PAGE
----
Second, leverage the power of language to your advantage. Replace the word “but” with “and”. If you need to study for your midterm but you’re tired, you will view the situation differently than saying “and” you’re tired. Subtle, but powerful.
Third, lower the activation energy of studying. Do this by creating smaller sub-tasks, reducing the time commitment, or choosing easier tasks first to build momentum, thus making the larger task easier to start.
And fourth, make studying more interesting by switching the subjects when you get bored, but no sooner than every 30 to 60 minutes.
For a more in-depth explanation, check out my full video on how to study when you don’t feel like it.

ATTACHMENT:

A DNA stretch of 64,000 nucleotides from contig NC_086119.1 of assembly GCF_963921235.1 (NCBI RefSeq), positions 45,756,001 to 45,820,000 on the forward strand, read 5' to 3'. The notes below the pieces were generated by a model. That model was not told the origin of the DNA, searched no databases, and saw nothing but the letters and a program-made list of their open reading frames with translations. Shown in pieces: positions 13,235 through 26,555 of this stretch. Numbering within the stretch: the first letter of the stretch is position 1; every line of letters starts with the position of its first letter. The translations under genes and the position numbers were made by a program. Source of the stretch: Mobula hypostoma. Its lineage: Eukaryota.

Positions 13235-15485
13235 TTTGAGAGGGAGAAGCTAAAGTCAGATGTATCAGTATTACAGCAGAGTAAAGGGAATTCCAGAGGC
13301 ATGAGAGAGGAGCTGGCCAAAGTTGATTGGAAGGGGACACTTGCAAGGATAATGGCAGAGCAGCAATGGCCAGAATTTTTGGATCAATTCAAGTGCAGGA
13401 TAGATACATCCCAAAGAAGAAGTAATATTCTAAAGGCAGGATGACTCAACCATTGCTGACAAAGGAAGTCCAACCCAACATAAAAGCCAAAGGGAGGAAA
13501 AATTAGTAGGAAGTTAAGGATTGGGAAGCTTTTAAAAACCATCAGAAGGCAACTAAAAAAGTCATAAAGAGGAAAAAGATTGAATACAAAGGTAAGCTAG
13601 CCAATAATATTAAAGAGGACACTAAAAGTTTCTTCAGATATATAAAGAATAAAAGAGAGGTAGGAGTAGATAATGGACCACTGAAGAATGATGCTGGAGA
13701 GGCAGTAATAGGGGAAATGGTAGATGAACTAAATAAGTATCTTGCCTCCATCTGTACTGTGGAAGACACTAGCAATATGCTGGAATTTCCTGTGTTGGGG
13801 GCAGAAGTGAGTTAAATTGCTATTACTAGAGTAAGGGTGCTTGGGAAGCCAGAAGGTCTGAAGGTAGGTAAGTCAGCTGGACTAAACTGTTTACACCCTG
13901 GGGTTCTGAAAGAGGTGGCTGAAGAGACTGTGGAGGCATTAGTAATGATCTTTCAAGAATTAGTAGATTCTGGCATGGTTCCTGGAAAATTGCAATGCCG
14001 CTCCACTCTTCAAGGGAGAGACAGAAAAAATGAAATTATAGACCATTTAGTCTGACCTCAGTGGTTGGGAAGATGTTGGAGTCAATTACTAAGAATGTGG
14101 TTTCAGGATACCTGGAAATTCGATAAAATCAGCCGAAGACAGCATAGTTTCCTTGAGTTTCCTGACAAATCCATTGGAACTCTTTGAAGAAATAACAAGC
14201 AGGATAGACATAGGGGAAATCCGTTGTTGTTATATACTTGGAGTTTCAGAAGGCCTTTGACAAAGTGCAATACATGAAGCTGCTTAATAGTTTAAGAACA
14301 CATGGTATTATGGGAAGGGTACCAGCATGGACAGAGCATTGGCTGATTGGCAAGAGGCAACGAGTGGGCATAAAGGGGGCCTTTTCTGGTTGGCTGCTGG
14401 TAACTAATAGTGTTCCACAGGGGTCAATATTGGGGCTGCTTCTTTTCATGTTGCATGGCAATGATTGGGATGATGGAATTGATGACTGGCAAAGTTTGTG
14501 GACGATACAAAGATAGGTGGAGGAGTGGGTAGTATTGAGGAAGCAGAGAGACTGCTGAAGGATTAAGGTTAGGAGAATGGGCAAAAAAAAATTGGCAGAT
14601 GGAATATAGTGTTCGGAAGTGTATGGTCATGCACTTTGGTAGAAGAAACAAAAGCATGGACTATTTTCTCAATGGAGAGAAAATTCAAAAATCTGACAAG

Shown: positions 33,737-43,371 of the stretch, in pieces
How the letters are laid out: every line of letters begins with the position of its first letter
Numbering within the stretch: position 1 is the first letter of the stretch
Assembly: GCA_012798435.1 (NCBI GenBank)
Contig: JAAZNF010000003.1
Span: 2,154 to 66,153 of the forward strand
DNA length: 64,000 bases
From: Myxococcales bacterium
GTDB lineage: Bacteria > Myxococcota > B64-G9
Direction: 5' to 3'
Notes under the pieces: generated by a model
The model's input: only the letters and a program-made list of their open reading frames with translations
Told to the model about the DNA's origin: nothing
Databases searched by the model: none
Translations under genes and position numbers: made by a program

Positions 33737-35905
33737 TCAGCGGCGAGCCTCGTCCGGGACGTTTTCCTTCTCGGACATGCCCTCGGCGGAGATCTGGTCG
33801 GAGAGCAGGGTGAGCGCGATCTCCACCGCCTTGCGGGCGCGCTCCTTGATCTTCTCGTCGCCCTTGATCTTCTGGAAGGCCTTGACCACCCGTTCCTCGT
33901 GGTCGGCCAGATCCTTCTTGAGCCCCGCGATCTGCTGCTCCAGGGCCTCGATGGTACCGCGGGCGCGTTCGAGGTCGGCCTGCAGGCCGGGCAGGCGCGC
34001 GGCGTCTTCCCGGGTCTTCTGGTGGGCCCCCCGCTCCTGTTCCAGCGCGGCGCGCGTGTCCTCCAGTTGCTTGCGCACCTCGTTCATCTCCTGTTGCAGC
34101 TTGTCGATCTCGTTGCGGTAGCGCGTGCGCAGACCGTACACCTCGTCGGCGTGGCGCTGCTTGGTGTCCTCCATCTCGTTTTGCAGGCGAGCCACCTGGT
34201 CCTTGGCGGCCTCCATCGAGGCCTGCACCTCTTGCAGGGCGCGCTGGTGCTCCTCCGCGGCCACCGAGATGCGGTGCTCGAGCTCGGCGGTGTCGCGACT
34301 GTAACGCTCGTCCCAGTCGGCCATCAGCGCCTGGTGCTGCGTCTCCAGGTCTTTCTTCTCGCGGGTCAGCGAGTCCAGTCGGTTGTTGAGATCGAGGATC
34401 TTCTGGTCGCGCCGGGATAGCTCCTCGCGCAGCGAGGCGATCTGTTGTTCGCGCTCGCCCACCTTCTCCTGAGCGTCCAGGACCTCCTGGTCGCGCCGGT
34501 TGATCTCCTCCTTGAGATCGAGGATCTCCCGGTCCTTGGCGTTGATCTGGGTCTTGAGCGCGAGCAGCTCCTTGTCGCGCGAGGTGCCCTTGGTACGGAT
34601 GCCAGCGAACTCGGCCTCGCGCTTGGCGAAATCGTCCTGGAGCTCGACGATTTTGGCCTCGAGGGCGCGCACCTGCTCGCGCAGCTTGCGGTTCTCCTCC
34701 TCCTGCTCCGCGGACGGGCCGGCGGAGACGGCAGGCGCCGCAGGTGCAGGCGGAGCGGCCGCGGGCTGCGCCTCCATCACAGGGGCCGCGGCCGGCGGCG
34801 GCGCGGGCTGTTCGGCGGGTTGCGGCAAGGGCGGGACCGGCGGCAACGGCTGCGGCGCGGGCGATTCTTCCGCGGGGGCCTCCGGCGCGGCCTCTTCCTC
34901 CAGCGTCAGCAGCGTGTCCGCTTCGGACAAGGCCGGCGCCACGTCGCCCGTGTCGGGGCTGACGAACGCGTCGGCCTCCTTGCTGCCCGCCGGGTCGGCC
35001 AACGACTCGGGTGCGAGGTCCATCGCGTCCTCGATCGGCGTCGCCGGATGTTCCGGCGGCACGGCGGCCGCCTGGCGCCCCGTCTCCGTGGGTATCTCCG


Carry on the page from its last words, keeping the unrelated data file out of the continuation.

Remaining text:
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Disclaimer: Content of this video is my opinion and does not constitute medical advice. The content and associated links provide general information for general educational purposes only. Use of this information is strictly at your own risk. Kevin Jubbal, M.D. and Med School Insiders LLC will not assume any liability for direct or indirect losses or damages that may result from the use of information contained in this video including but not limited to economic loss, injury, illness or death. May include affiliate links to Amazon. As an Amazon Associate, I may earn a commission on qualifying purchases made through them (at no extra cost to you).